The counters do a fine job, as usual. I especially like the action counters (numbered 1 through 5) that each player can use to mark, on their side of the map, what type of actions they’ve played. Makes it very easy to backtrack and make sure nothing fell through the cracks.


RULES OF ENGAGEMENT

The rules are pretty straightforward and nicely laid out. You’ve got 20 pages of rules, plus a two-page index, which makes learning easy. There’s also half a page of “easily forgotten rules,” just to make sure players don’t miss a thing.

The only section I found a bit difficult to decipher was the one about 0 OPS Rounds, which took some gazing at for a little time. But other than that, you should be home free.

The box also contains a playbook that breaks down as two pages of designer’s notes, one page of strategy tips, and a whopping 15-page example of play. If they’d had a bigger box, they might actually have packaged Ted Raicer inside every copy to personally teach you how to play.

Now I’ve probably been spoiled by what GMT did with their Twilight Struggle, but I really wish they’d included a section about the historical background of events in the playbook. An added value for the history geek in all of us.


FUN FACTOR

Stalin’s War is a blast to play. True, I’m a fan of CDGs, but I’m not indiscriminate and I don’t fall for all of them. But this one’s a keeper.

Each player’s strategy deck is in fact two separate halves: about a third of the game is played with just the first half—with all the cards labeled “Blitzkrieg”—and then the second half is shuffled in, once certain conditions have been met. This brings all the “Total War” cards into the mix, with special reinforcements and show-stopping events galore. It’s a great way to create a feeling of escalation.


PARTING SHOTS

Stalin’s War is on the verge of becoming my new favorite WWII east front game. The simple rules and the angst of each card play just make my day.

The full game (18 turns) should take two experienced players around six hours to play out, which definitely brings the experience within the bounds of a one-day affair—heck, you could even play it in one long evening if you don’t spend too much time on dessert.

The game does propose a tournament scenario that ends after turn 8. The problem is that turn 8 is pretty much the turning point for the Soviets: up to that moment, the Soviet player is better off orchestrating a controlled retreat until the German starts running out of steam and better Russian units show up (which happens when the Total War cards get shuffled in, usually around turn 7). The tournament scenario is still balanced as far as victory conditions go, but the Soviet player doesn’t get to experience an exhilarating ride the way the German player does.
For a more interesting eight-turn scenario, I would have pushed the game some four turns down the line, starting on turn 5 and ending on turn 12, with an alternate setup reflecting the historical situation in the spring of 1942. This would have given the German a few turns to keep pushing east, until the Soviet builds up enough power to push back and try to even the score.
Perhaps in an upcoming issue of GMT’s magazine, C3i?
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simon thornton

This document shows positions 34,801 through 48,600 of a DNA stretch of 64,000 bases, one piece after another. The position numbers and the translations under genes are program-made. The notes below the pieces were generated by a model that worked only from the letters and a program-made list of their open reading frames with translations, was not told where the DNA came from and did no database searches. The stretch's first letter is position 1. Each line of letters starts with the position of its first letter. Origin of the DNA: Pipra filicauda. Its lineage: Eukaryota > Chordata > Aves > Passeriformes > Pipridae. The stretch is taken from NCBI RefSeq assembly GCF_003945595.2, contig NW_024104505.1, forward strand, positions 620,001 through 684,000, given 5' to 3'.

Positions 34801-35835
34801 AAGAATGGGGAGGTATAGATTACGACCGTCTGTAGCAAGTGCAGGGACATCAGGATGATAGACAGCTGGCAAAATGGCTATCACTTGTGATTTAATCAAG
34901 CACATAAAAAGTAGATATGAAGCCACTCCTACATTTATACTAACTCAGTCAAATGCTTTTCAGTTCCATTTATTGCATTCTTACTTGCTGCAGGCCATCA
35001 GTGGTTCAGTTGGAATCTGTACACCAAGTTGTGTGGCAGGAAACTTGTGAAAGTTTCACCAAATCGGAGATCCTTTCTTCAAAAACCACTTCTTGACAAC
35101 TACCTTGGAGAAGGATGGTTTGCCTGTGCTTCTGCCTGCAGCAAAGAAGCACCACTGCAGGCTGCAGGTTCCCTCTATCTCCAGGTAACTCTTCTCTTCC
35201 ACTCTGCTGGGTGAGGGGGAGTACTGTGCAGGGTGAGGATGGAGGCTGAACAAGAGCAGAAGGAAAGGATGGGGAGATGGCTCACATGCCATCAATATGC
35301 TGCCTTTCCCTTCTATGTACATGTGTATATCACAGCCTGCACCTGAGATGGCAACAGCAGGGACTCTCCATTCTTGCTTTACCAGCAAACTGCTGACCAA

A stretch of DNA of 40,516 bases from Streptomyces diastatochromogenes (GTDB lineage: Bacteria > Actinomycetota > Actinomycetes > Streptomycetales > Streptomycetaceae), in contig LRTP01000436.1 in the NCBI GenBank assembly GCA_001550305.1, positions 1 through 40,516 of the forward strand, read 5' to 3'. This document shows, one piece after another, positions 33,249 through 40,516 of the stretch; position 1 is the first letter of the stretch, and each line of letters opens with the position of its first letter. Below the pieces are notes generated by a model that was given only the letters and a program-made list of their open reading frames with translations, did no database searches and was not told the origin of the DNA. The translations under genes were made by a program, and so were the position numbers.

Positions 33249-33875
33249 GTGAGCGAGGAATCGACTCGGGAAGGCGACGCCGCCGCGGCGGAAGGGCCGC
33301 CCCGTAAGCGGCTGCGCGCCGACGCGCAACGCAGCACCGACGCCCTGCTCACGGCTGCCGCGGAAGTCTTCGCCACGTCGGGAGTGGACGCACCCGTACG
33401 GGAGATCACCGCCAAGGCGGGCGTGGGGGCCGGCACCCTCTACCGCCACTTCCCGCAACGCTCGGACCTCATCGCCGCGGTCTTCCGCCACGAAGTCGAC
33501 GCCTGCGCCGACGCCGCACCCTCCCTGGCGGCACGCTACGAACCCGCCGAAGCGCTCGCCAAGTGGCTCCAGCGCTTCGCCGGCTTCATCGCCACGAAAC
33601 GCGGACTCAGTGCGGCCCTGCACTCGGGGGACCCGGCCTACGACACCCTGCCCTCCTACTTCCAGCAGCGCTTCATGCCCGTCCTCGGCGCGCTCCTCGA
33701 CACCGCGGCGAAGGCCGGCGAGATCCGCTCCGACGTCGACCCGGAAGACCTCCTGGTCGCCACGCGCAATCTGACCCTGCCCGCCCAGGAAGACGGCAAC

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er hem ...Im no historian but didnt the war start in 1941 ?

ps Great review btw.
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Francis K. Lalumiere
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bluekingzog wrote:
er hem ...Im no historian but didnt the war start in 1941 ?

ps Great review btw.

Whoah, what a brain-fart.
Of course!

Thanks for pointing that out. blush
 
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Chester
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Quote:
But OPS need to be used sparingly, for each consecutive card played for OPS has its value reduced by one, cumulatively. This means that the first OPS card retains its full value, but the next one will play at -1, and the one after that at -2, and so on. A card played for an event or replacement points resets the OPS cumulative sequence—but that sequence does carry over from turn to turn.
Plan accordingly.


I think the jury is out on this point. The biggest criticism so far is that the penalty for chronic OPS play for Germany is not steep enough. Movement is so cheap otherwise. The Blitz can isolate and OOS enemy units even without initiating combat.
 
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Francis K. Lalumiere
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cornjob wrote:
Quote:
But OPS need to be used sparingly, for each consecutive card played for OPS has its value reduced by one, cumulatively. This means that the first OPS card retains its full value, but the next one will play at -1, and the one after that at -2, and so on. A card played for an event or replacement points resets the OPS cumulative sequence—but that sequence does carry over from turn to turn.
Plan accordingly.


I think the jury is out on this point. The biggest criticism so far is that the penalty for chronic OPS play for Germany is not steep enough. Movement is so cheap otherwise. The Blitz can isolate and OOS enemy units even without initiating combat.

Absolutely, Chester: I've been on the receiving end often enough to feel the pain of the German blitz frenzy...
But so far I still feel that the OPS penalty works fine. Then again, maybe my opponent (playing German) wasn't enough of a bastard.
I should play more often with you fine gents!